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Performance only the start for hedge funds

Date: Monday, February 11, 2008
Author: Paul Schaeffer, FT.com

Until recently, impressive performance was all a hedge fund needed to attract assets. But that is no longer a ready formula for success. For one thing, delivering stellar returns is more easily said than done in difficult markets. Hedge funds also face growing ranks of direct competitors plus a growing challenge from traditional and private equity managers.

The influx of institutional assets accounts for the majority of recent flows to hedge funds. Beyond having vast sums to allocate, big pension funds and endowments represent "patient assets" invested over relatively long time horizons.

But in the current climate and with so much at stake, hedge fund managers cannot assume institutional capital will continue to roll in. Besides needing new ways to generate alpha and differentiate themselves in a crowded field, hedge funds must make sure offerings and methods are in keeping with the institutional mindset. After all, institutional objectives and concerns are quite different to those of hedge funds' traditional high net worth clientele. Moreover, investor preferences continue to evolve as institutions become more comfortable and experienced with alternative investing.

Hedge funds made a name for themselves by being innovators and iconoclasts. To continue prospering, they must now adapt to high expectations and often conservative attitudes that characterise institutional investors. The trick, of course, will be to fit that mould while preserving the investment attributes institutions found appealing in the first place.

As a start, hedge funds must recognise that strong performance is only one item on investors' checklists. Surveys show that institutions look to alternative investments more for stable returns and exposure to non-correlated strategies than for high absolute returns.

In addition to relying on returns, hedge funds need to focus on the broader spectrum of characteristics required to meet institutional comfort levels. As confirmed by a 2007 SEI-sponsored survey of more than 100 large pension funds, foundations and endowments, institutions prefer to invest with stable, well-run organisations - in short, ones that look and act much like institutions themselves. Based on the results of SEI's survey, institutions want hedge funds that have:

*A strong management team with a full range of skill sets and reasonable continuity. From the institutional perspective, having one or two investment superstars is no substitute for a well-staffed organisation, be it an up-and-coming boutique or a long-established fund with billions under management.

*Solid infrastructure incorporating third-party administration and valuation. In fact, the institutions in the SEI survey ranked infrastructure as their number-one criterion in manager selection, reasoning that "better managed funds produce better returns".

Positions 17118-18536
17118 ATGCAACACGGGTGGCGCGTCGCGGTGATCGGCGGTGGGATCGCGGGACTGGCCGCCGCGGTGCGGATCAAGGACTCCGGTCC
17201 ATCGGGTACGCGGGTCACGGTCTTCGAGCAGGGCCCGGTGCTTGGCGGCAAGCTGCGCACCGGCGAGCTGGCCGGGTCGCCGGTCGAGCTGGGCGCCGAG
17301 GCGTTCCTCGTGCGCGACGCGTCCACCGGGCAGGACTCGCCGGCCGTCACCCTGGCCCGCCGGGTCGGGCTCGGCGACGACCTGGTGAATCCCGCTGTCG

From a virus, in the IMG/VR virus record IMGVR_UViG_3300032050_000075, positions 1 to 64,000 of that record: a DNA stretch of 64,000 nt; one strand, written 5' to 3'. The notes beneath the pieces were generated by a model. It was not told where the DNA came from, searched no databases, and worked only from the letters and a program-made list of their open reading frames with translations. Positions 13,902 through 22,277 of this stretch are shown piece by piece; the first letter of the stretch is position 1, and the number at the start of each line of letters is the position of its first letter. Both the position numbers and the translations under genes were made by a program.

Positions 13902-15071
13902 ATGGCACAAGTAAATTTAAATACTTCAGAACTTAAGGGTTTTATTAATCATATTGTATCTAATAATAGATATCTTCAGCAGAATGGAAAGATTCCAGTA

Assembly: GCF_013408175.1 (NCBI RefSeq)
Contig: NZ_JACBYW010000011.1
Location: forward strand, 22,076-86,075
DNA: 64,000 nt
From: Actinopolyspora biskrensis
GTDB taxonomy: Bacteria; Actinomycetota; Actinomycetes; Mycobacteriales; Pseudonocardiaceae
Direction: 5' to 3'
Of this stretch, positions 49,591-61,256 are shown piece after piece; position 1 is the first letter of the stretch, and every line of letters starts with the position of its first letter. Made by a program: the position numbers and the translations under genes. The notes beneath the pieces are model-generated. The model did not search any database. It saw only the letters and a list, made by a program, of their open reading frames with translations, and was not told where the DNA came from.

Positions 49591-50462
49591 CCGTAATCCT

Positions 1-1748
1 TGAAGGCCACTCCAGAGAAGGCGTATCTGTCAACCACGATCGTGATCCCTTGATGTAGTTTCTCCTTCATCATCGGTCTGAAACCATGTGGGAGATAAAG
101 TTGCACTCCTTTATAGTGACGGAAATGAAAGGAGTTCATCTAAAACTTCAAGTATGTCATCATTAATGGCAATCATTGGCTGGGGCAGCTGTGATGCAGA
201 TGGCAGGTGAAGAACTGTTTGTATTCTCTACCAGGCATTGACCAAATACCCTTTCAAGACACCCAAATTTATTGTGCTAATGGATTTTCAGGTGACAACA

*A verifiable track record for their current people and products. Many institutional investors say they would favour a fund with a well-documented, three- to five-year history of consistently good results over one with a briefer record of outstanding performance.

*A transparent investment strategy and process. More than 85 per cent of institutions surveyed said they would not invest in a strategy they did not understand. While few wanted portfolio transparency at the position level, more than half said they seek it at the sector or industry level.

*Demonstrated adherence to the highest standards for compliance and business practices. With a growing body of regulations and "best practices" guidelines now emerging from working groups in the UK, Europe and the US, the bar is certain to be raised higher than in the past around these issues.

The principle message is that hedge funds should bank less on performance and more on capabilities. If their pragmatism outweighs their pride, they will take a cue from traditional institutional account managers who have long emphasised people and process.

This advice still holds when considering what keeps investors up at night. What is the biggest worry for the institutions investing in hedge funds? In the SEI survey, 67 per cent of pension funds and 37 per cent of all institutions said "headline risk" was the number-one fear factor. Transparency was second, underperformance only a distant third.

So it is no surprise if institutions take a dim view of hedge funds with a shoot-from-the-hip strategy or seat-of-the-pants operating style, no matter how many Nobel laureates are on the letterhead.

Many hedge fund managers are understandably preoccupied with today's economic and market turmoil as they search for new opportunities and novel variations on formerly winning strategies. But they must not forget to update their competitive mindset at the same time. The industry must recognise that for institutional prospects and clients, performance is only the beginning.

Paul Schaeffer is managing director of strategy & innovation for SEI's Investment Manager Services division.